Barnes & Noble's Web Terms Of Service Not Enforceable Without Evidence That They Were Seen

from the who-needs-good-customer-service-when-you-have-a-lengthy-TOS? dept

For all the talk about the customer being right, the general attitude of most companies is that the customer is little more than a necessary evil. Between treating them like thieves by insisting on DRM, tying them up with EULAs that kick in as soon as the box is opened (and unreturnable), subjecting them to lengthy Terms of Service that no sane person would read start to finish and stripping away legal options through forced arbitration, most companies still pay lip service to the customer being "right" while carefully removing anything that might be considered a customer's "rights."

Every so often, though, someone slips through the carefully designed system and does the impossible (at least according to the Terms of Service): drag a company to court. Barnes & Noble, despite the presence of an "arbitration only" clause in its TOS, found itself locked out of going its favored route, thanks to a lack of notification on its part. (Hat tip to Nate Hoffelder of The Digital Reader for sending this my way). Eric Johnson at the Blog Law Blog has the details:
The plaintiff in Nguyen v. Barnes & Noble 12-cv-0812-JST (RNBx) (C.D. Cal.; Aug. 28, 2012) sued because after he purchased two HP TouchPad tablet computers at a price he was happy with, Barnes & Noble e-mailed him saying they had cancelled the order.
Now, instead of receiving two TouchPads at $101.95 each, Nguyen was "forced to rely on substitute tablet technology, which he subsequently purchased . . . [at] considerable expense."

Nothing unusual about this so far. Products sell out or pricing errors occur. The correct response would be to offer a replacement at the price Nguyen attempted to pay, but Barnes & Noble decided to simply cancel the order. Lousy customer service isn't uncommon, and B&N was likely surprised to find itself named in a lawsuit, especially when its Terms of Service clearly specify that taking it to court is not an option.

Barnes & Noble filed a motion to move this dispute to arbitration, a much more favorable venue, considering companies win in arbitration nearly 95% of the time. It claimed that Nguyen, simply by visiting the site, had agreed to the terms of use, which were buried in a link at the bottom of the page. Nguyen countered, stating that he did not "affirmatively assent" to the Terms of Use, as it was not necessary to click on the Terms of Use link to make a purchase and B&N never directs the customer to the Terms of Use at any point in the purchase process.

B&N's motion was denied as it couldn't show that Nguyen had "notice of the terms." It's a small oversight but one that could affect many other companies who choose to rely on the dubious legality of "browserwrap," rather than the more intrusive (and more enforceable) "clickwrap." Eric Johnson points out that Barnes & Noble had several options but instead chose to rely on a single, out-of-the-way link.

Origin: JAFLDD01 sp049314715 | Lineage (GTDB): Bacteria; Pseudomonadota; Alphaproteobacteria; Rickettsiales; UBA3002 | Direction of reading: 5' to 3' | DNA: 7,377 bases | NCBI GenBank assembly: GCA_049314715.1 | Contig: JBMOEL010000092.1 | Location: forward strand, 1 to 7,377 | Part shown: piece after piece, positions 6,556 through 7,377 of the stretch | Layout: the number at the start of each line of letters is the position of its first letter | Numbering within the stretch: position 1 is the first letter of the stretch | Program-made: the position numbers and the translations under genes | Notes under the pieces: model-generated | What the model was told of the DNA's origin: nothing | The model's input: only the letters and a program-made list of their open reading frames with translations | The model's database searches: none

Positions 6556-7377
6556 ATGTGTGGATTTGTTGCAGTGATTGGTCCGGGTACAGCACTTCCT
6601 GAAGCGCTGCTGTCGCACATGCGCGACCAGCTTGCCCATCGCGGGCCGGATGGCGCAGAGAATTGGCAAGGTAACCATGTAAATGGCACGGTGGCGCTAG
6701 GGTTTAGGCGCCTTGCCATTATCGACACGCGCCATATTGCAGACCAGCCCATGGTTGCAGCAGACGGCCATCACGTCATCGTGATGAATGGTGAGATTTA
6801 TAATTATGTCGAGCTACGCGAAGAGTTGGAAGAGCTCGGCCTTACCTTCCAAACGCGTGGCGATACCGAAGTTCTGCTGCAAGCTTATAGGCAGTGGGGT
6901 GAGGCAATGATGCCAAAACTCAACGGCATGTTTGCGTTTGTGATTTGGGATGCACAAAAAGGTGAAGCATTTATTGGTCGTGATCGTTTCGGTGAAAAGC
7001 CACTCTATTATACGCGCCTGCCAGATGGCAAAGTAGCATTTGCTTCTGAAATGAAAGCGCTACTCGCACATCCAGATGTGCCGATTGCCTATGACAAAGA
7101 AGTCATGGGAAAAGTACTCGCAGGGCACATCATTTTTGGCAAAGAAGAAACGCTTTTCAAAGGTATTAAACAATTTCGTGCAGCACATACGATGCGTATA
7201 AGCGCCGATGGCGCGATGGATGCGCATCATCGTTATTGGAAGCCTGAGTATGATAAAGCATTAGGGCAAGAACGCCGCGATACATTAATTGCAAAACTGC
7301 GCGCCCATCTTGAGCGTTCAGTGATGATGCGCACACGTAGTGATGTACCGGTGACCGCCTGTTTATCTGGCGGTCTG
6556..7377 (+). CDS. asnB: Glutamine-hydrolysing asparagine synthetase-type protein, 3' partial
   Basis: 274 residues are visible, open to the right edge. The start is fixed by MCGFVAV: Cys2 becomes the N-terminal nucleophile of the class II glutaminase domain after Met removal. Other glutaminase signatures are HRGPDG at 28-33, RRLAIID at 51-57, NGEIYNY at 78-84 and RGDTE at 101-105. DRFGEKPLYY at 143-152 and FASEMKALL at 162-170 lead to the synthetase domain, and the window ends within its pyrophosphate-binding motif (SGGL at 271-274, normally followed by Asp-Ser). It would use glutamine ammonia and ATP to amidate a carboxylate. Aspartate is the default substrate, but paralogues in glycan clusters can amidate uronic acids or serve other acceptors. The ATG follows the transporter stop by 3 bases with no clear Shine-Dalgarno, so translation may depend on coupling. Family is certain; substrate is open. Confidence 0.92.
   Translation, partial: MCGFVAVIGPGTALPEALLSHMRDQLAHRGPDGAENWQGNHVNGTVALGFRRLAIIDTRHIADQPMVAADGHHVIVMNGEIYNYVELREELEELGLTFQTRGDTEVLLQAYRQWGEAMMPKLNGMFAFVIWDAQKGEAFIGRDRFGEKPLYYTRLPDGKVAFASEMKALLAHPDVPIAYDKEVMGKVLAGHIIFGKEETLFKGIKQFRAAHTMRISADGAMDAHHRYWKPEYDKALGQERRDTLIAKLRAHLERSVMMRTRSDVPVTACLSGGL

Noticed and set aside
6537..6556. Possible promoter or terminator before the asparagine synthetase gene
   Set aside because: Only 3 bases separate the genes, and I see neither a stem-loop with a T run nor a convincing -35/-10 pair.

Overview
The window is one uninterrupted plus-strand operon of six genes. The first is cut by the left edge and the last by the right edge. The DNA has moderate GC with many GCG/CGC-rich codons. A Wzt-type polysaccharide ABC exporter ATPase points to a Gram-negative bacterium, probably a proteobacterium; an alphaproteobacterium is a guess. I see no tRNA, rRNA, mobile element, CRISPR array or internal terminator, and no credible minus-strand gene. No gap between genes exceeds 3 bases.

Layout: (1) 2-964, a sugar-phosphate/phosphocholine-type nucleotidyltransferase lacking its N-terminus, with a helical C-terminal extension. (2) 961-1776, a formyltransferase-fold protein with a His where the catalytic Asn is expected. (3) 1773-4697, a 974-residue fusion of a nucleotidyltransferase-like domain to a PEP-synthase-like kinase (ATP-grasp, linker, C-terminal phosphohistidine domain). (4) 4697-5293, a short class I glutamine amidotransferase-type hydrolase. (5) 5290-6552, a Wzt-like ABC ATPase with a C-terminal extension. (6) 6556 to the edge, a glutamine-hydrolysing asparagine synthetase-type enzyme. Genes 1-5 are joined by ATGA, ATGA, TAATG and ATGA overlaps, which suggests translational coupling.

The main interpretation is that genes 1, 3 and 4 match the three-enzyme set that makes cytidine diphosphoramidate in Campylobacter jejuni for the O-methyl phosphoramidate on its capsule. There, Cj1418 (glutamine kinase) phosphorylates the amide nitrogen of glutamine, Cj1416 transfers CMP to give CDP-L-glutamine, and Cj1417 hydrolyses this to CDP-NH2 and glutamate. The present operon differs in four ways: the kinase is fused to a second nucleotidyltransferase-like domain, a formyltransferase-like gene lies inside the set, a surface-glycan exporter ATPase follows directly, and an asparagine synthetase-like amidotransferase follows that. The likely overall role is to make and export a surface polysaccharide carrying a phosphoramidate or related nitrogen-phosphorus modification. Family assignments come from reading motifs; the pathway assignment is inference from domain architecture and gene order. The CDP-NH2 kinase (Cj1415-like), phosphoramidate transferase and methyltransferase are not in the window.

B&N could have had a pop-up “I agree” window or even just a box that Nguyen had to check saying he agreed to and had read the terms of service. They also could have written on the checkout screen about the transaction was subject to terms of service. But they didn’t do any of that. So, as a result, it looks like Nguyen will get his day in court.
This doesn't really do much for consumers, however. It just means that Barnes & Noble (along with other companies) will institute something like the above to make sure their preferred legal option is not circumvented. This will do nothing to make the system less stacked in favor of the "house," and long, unreadable Terms of Service will still be the order of the day. Considering that not agreeing to the Terms of Service means not using that service, companies can still rely on customers to sell themselves in order to proceed with transactions. As Eric Johnson points out, this effectively makes them "answerable to no one." 

Filed Under: arbitration, terms
Companies: barnes and noble

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  1. icon
    Tigerhawk (profile), 10 Sep 2012 @ 3:02pm

    Another reason they like arbitration ...

    There is zero percent chance that the entire TOS/EULA is thrown out as unconscionable and/or otherwise enforceable. These things are not litigated all that often, there's very little good case law on them, and so lawyers writing these licenses just throw in everything they possibly can, hoping that at least some of it will stick and be enforceable. That's one of the reasons every one of these things has a severability clause.

    That's one thing I miss about brick and mortar. When you buy goods in a normal transaction, you don't have to sign a contract to buy something. You pay money, you get the product, and consumer protection laws govern the transaction, or at least the UCC.

    All bets are off on-line... even if you did have some kind of solid legal argument, the license almost certainly includes a jurisdiction and venue clause requiring you to file wherever the company is located, which is almost certainly not where you are located.

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